The author of the world’s most popular economics textbook, Gregory Mankiw, shares with us an interesting statistical piece from the Congressional Budget Office (CBO). It’s an old snapshot, dates back to 2011, but the general picture is still relevant. I am pasting the JPEG below just for visual convenience.
Note: Columns represent the income quintiles in the United States. The highest quintile includes those Americans who are in the “Top 25% Richest” category. Same logic applies to other columns. Rows indicate simple taxation mechanics on income: base income, transfers, taxes paid, etc. Hopefully this is straightforward enough for any average reader.
Two points worth mentioning:
23.4% is the tax rate on market income + transfers for the rich (top 25%). This amounts to $57,500 (last column, 4th row). Let’s subtract from this the government transfers paid to the top quintile: 57500-11000=46500. And divide this number by the average market income: 46500/234700=19.8%. This number is different from 18.9% that the picture shows (last column, row 7). Am I doing something wrong here?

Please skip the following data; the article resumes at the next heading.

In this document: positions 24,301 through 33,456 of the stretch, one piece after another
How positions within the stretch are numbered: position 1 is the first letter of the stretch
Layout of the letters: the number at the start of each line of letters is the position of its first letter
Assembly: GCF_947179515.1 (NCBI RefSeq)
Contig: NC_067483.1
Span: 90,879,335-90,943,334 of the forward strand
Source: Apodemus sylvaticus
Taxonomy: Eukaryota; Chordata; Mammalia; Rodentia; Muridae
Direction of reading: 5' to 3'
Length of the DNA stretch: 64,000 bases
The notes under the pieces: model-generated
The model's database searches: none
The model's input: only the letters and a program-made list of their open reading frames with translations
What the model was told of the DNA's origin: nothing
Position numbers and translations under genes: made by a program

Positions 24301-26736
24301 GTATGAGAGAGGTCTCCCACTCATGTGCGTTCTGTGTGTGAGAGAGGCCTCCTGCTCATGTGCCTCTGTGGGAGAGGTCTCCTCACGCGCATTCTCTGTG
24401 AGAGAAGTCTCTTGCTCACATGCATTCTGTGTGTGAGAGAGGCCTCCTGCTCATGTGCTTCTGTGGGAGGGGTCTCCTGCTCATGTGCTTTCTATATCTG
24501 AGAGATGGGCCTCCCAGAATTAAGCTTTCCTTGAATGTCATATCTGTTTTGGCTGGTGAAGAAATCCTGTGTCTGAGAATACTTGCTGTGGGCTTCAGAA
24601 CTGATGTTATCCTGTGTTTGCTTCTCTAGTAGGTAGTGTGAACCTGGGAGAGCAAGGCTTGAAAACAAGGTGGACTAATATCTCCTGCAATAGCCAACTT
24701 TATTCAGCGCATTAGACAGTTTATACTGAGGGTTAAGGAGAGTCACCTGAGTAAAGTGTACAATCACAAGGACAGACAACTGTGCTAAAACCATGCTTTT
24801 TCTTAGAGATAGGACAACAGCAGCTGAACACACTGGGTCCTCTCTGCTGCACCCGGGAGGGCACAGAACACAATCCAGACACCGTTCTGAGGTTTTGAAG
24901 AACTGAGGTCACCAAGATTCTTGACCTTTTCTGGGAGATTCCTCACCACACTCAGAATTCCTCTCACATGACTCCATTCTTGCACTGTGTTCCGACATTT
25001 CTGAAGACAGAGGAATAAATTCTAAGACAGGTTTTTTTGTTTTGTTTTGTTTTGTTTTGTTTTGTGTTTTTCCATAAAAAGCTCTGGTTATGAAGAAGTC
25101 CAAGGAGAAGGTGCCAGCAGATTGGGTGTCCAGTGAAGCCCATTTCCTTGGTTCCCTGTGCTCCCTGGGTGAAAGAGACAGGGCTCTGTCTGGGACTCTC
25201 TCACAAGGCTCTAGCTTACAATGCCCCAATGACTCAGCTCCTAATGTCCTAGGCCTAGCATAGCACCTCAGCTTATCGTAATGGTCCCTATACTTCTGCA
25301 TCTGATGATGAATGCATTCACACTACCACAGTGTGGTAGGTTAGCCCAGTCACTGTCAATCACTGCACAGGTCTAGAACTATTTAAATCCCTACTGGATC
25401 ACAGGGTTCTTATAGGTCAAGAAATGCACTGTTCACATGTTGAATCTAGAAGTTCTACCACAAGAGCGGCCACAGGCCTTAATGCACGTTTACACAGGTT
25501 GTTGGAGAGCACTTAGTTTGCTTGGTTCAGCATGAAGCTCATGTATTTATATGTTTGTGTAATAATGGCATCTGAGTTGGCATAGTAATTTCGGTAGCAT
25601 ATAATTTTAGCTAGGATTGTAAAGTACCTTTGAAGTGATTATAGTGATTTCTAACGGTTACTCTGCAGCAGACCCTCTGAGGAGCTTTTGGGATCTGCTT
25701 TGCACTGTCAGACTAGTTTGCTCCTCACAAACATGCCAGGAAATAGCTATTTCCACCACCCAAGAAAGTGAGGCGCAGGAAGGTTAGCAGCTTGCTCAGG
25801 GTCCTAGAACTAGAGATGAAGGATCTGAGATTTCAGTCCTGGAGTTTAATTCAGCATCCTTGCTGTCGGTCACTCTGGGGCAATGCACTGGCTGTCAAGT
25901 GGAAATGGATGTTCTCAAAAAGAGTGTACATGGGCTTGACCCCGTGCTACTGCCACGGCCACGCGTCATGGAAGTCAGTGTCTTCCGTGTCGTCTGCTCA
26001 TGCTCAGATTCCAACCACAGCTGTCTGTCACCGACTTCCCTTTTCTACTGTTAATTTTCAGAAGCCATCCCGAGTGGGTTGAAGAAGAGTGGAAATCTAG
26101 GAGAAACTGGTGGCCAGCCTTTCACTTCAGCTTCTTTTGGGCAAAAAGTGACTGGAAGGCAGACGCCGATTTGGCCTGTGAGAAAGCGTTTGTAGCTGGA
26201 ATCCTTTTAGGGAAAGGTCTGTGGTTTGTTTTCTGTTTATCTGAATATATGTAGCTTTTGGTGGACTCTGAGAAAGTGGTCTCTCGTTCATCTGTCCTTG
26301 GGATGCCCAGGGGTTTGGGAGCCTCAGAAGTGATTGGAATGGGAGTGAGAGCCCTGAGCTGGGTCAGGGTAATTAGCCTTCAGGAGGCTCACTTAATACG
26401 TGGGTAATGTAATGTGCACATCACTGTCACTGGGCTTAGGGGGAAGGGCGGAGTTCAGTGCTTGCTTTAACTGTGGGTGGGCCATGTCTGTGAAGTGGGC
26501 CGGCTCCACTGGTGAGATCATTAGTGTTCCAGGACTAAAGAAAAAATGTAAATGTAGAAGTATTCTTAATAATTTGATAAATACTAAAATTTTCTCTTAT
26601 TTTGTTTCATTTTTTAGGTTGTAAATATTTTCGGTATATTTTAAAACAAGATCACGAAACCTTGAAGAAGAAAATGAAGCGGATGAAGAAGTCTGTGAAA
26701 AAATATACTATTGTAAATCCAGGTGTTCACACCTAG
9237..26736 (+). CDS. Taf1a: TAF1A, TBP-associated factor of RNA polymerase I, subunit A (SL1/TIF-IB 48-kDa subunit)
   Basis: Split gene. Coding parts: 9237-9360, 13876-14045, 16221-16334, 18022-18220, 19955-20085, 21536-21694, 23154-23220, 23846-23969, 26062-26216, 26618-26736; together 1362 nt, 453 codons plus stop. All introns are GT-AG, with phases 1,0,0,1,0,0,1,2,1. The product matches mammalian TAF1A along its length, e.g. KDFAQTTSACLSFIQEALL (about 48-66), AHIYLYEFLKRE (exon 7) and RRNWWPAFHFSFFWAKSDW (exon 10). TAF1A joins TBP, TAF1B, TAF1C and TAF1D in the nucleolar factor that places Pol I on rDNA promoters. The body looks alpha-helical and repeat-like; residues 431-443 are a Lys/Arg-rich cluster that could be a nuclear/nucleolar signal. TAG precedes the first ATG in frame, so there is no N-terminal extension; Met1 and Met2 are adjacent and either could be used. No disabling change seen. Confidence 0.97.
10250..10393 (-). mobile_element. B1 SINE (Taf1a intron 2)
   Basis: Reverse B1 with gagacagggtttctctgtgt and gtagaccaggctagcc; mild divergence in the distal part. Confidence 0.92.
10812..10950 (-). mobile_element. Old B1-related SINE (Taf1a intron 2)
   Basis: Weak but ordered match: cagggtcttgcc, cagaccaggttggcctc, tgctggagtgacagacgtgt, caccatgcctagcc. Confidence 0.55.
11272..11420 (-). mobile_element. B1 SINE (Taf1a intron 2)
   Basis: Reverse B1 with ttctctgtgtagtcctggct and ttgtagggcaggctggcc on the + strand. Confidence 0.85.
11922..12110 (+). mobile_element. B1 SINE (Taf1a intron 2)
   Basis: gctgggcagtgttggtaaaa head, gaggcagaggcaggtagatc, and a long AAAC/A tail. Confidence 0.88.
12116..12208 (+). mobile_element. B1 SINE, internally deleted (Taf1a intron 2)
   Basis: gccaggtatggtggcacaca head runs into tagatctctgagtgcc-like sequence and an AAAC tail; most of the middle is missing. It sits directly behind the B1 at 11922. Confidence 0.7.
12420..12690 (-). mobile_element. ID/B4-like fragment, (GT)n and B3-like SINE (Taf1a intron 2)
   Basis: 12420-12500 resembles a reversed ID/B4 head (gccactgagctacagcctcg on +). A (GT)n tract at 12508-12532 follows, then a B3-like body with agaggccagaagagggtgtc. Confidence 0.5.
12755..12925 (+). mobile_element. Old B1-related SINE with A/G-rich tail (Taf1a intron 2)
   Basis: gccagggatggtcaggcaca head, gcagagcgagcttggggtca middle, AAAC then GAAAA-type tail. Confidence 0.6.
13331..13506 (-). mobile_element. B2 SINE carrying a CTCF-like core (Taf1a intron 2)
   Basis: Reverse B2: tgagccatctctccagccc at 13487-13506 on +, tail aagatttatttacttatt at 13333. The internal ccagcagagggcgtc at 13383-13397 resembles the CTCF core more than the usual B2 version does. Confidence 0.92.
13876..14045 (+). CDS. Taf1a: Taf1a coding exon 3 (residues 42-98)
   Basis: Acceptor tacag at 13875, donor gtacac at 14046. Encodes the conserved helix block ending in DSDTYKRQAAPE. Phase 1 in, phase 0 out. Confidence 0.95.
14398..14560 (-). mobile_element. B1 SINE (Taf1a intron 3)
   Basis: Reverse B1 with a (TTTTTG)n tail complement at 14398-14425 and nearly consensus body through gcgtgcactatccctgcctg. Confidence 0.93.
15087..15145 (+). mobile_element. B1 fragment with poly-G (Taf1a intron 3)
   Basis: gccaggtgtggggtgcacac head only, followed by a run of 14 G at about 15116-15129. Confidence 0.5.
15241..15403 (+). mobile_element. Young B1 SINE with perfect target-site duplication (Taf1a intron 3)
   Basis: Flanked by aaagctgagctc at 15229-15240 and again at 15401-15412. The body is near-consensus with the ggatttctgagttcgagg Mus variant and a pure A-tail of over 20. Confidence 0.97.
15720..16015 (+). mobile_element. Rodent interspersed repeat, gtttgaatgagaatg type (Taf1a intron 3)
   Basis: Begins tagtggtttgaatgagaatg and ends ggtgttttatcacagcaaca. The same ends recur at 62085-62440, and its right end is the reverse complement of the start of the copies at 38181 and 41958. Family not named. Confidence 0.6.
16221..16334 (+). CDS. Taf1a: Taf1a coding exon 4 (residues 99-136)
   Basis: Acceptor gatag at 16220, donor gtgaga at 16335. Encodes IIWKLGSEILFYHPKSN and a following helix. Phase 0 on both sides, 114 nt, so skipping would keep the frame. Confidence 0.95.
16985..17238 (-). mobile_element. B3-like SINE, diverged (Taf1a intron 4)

More importantly, the rich-to-poor income ratio (dividing the highest quintile average market income by the lowest quintile) is = 234,700/15,500=15.1. Roughly speaking, the rich earn 15 times more money, on average, than the bottom 25%. I am OK with that. The rich-to-poor government transfers = 11000/9100=1.2. This means that the richest 25% of Americans receive on average 20% more government transfers than the poor. And they also earn 15 times more money in total income. Now this is very unsettling.